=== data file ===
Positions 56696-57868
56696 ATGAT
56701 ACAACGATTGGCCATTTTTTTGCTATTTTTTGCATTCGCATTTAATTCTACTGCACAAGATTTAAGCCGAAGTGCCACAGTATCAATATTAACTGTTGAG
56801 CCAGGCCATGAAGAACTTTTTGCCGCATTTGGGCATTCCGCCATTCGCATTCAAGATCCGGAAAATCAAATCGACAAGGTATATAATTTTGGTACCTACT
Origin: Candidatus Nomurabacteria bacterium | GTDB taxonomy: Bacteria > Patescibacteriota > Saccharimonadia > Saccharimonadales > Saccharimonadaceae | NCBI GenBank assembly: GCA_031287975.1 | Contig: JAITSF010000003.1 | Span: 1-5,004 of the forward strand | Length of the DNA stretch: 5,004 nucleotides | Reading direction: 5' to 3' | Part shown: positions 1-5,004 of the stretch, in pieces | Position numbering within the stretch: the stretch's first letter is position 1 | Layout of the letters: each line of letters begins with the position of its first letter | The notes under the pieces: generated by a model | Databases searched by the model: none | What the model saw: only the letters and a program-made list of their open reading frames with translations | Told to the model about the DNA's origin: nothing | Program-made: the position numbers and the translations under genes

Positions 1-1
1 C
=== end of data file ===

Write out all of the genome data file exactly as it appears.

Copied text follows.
Positions 56696-57868
56696 ATGAT
56701 ACAACGATTGGCCATTTTTTTGCTATTTTTTGCATTCGCATTTAATTCTACTGCACAAGATTTAAGCCGAAGTGCCACAGTATCAATATTAACTGTTGAG
56801 CCAGGCCATGAAGAACTTTTTGCCGCATTTGGGCATTCCGCCATTCGCATTCAAGATCCGGAAAATCAAATCGACAAGGTATATAATTTTGGTACCTACT
Origin: Candidatus Nomurabacteria bacterium | GTDB taxonomy: Bacteria > Patescibacteriota > Saccharimonadia > Saccharimonadales > Saccharimonadaceae | NCBI GenBank assembly: GCA_031287975.1 | Contig: JAITSF010000003.1 | Span: 1-5,004 of the forward strand | Length of the DNA stretch: 5,004 nucleotides | Reading direction: 5' to 3' | Part shown: positions 1-5,004 of the stretch, in pieces | Position numbering within the stretch: the stretch's first letter is position 1 | Layout of the letters: each line of letters begins with the position of its first letter | The notes under the pieces: generated by a model | Databases searched by the model: none | What the model saw: only the letters and a program-made list of their open reading frames with translations | Told to the model about the DNA's origin: nothing | Program-made: the position numbers and the translations under genes

Positions 1-1
1 C